While some students slept in late, worked, spent time with loved ones, or watched TV over break, others were camping in the mountains and watching the New Years Eve fireworks in Sydney, Australia. These adventures overseas were a part of the winterim program at the University of Wisconsin-Stevens Point. These three week experiences are a unique and convenient way to see a new country, gain some credits, but not as time consuming as a semester trip would be.
Communication & Social Change in Australia
The first trip to Australia as a winterim course took place on Dec. 27 to Jan.19. They arrived just in time to watch the New Years Eve fireworks in Sydney, Australia with roughly 2 million other people. Typically, this trip is only offered as a semester program. However, the winterim offered a feasible option for some students. Those that went on this trip learned about the communication and social change in Australia and how it differs from the United States.
"Most people think that Australia is just an English speaking country so it's not a big deal; however, this experience is so valuable. There are so many significant culture and social differences," said Matt Tolstedt, the leader of this winterim experience. The 19 students that went on this trip visited sites, went on field trips, and listened to guest speakers all surrounding these topics.
There was also a four-day weekend built into the trip. Students were able to explore around Australia and immerse themselves in the culture. Some explored the Great Barrier Reef and The Outback while others remained in Sydney and went skydiving.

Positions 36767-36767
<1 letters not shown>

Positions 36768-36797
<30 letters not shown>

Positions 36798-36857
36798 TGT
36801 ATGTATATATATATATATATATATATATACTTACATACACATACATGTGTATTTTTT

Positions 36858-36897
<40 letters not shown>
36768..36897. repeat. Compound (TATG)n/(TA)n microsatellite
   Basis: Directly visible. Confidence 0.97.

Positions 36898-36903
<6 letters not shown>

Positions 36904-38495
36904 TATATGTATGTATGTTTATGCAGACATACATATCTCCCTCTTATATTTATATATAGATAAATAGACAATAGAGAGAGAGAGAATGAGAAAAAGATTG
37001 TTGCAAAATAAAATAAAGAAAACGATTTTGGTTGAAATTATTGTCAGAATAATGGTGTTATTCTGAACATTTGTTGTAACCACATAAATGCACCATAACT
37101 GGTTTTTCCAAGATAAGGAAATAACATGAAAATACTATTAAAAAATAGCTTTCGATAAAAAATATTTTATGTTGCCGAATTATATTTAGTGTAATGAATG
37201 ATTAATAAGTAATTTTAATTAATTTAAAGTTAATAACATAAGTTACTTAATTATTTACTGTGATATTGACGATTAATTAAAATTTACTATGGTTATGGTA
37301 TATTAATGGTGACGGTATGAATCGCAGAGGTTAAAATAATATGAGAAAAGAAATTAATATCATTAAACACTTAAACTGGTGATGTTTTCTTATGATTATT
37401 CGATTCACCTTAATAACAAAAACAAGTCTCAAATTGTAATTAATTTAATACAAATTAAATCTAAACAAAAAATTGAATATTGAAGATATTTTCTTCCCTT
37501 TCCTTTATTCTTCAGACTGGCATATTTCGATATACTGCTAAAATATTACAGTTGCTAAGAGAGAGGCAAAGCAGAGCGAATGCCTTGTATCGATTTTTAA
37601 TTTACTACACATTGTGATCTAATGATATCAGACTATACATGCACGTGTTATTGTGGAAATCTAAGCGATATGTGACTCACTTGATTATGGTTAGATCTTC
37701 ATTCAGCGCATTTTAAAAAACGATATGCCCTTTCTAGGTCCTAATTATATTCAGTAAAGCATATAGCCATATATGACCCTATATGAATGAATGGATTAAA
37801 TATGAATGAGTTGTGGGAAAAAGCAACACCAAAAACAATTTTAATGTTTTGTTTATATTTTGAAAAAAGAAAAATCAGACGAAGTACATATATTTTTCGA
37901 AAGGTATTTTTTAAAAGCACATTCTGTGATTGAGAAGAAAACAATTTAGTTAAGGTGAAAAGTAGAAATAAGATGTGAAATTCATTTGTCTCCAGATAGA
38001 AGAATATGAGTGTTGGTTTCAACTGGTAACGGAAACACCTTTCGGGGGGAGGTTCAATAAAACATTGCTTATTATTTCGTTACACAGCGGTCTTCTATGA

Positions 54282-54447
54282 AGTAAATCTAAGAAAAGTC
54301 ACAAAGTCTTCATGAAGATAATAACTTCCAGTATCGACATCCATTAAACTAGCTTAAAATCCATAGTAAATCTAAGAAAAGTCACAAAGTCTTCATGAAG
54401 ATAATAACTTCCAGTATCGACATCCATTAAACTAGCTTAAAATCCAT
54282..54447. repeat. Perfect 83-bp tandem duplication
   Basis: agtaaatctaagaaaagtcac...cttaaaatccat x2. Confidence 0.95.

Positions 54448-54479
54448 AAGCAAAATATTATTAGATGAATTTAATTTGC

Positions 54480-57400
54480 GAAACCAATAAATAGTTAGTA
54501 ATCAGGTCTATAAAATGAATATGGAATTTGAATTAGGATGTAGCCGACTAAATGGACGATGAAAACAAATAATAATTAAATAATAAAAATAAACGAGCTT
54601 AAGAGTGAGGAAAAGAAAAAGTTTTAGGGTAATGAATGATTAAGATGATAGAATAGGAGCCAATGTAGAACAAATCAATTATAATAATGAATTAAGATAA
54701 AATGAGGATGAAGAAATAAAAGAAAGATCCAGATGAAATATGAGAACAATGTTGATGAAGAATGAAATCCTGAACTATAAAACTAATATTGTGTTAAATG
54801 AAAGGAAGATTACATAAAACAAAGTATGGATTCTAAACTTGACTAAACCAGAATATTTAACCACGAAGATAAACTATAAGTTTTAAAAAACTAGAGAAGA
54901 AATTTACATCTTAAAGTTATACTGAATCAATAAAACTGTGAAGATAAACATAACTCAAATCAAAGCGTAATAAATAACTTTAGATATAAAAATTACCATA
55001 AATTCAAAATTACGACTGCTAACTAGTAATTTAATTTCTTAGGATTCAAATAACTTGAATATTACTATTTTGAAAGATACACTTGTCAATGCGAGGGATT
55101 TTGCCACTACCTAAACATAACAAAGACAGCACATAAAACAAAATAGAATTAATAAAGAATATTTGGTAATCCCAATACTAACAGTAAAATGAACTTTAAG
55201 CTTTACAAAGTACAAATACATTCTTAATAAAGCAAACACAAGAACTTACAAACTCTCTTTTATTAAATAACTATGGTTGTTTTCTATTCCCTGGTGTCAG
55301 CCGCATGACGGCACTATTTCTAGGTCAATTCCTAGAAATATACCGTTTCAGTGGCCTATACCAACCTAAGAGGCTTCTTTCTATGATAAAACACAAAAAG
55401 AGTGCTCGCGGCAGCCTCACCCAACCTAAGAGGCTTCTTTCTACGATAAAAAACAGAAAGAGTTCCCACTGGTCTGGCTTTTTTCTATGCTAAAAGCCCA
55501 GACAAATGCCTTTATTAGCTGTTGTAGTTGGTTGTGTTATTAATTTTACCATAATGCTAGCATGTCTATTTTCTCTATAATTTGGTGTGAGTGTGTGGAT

As the leader of this trip, Tolstedt was able to see first hand how it impacted students.
“I will forever remember the smiles of these students. Everyday I would wake up and see them smile from the morning until night. That’s not something you get to see everyday in a lecture hall; unless you crack a joke and get a few smirks.”
Tropical Ecology in Costa Rica
Every study abroad program that is organized by the Natural Resources Department targets a different aspect of natural resources. The trip to Costa Rica that took place on Dec. 26 to Jan. 14 was centered on its’ human dimensions, soils, waters, and tropical ecology, in general. Students saw about half of the country including a cloud forest. The unique sight is made up of humid air that condensed on leaves.
“It is such a great opportunity for students because they are able to see one of the most diverse countries in the world. It makes up about 13% of the world’s diversity. Students traveled from the dry, hot, tropical forest to the freezing high mountains. So as you can imagine, it was difficult for the students to pack,” said Mark Demchik, the leader of the trip.
As a Spanish major, Jenika Marlon was hoping to immerse herself in the language and see the country; however, she got much more than that.
“I learned so much information; not only about natural resources, but also about Central American culture. They really have a commitment, dedication, and belief to live sustainably. It was amazing and encouraging to see how much they worked with the environment and land rather than just working on it.”
From zip lining and whitewater rafting to seeing sea turtles lay their eggs on Naranjo Beach New Year’s night, the students got a wide range of experiences on their trip.
“Hiking is a huge part of this experience. In one day we had hiked 8.5 miles down and back in the dry forest. It’s extremely hot, especially with the 1500 ft. elevation change,” Demchik said.